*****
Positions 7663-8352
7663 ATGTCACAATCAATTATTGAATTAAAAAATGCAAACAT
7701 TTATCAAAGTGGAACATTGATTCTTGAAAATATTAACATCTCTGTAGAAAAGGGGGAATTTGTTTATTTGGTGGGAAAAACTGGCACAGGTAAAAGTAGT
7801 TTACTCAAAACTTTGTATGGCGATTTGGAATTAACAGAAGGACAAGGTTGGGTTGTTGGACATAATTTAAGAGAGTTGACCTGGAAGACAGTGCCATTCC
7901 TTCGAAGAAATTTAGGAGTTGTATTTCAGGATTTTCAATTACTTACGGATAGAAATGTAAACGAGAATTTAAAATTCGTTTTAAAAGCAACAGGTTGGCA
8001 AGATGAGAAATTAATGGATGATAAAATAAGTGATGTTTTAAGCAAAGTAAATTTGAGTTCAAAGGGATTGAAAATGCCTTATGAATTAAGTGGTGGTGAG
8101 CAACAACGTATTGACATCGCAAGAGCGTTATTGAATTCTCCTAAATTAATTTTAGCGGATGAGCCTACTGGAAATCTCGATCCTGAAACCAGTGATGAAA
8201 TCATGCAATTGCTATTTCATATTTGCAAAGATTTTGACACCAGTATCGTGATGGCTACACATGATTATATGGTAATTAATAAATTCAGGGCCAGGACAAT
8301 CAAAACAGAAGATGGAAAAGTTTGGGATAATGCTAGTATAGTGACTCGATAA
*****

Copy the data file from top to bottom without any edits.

Positions 7663-8352
7663 ATGTCACAATCAATTATTGAATTAAAAAATGCAAACAT
7701 TTATCAAAGTGGAACATTGATTCTTGAAAATATTAACATCTCTGTAGAAAAGGGGGAATTTGTTTATTTGGTGGGAAAAACTGGCACAGGTAAAAGTAGT
7801 TTACTCAAAACTTTGTATGGCGATTTGGAATTAACAGAAGGACAAGGTTGGGTTGTTGGACATAATTTAAGAGAGTTGACCTGGAAGACAGTGCCATTCC
7901 TTCGAAGAAATTTAGGAGTTGTATTTCAGGATTTTCAATTACTTACGGATAGAAATGTAAACGAGAATTTAAAATTCGTTTTAAAAGCAACAGGTTGGCA
8001 AGATGAGAAATTAATGGATGATAAAATAAGTGATGTTTTAAGCAAAGTAAATTTGAGTTCAAAGGGATTGAAAATGCCTTATGAATTAAGTGGTGGTGAG
8101 CAACAACGTATTGACATCGCAAGAGCGTTATTGAATTCTCCTAAATTAATTTTAGCGGATGAGCCTACTGGAAATCTCGATCCTGAAACCAGTGATGAAA
8201 TCATGCAATTGCTATTTCATATTTGCAAAGATTTTGACACCAGTATCGTGATGGCTACACATGATTATATGGTAATTAATAAATTCAGGGCCAGGACAAT
8301 CAAAACAGAAGATGGAAAAGTTTGGGATAATGCTAGTATAGTGACTCGATAA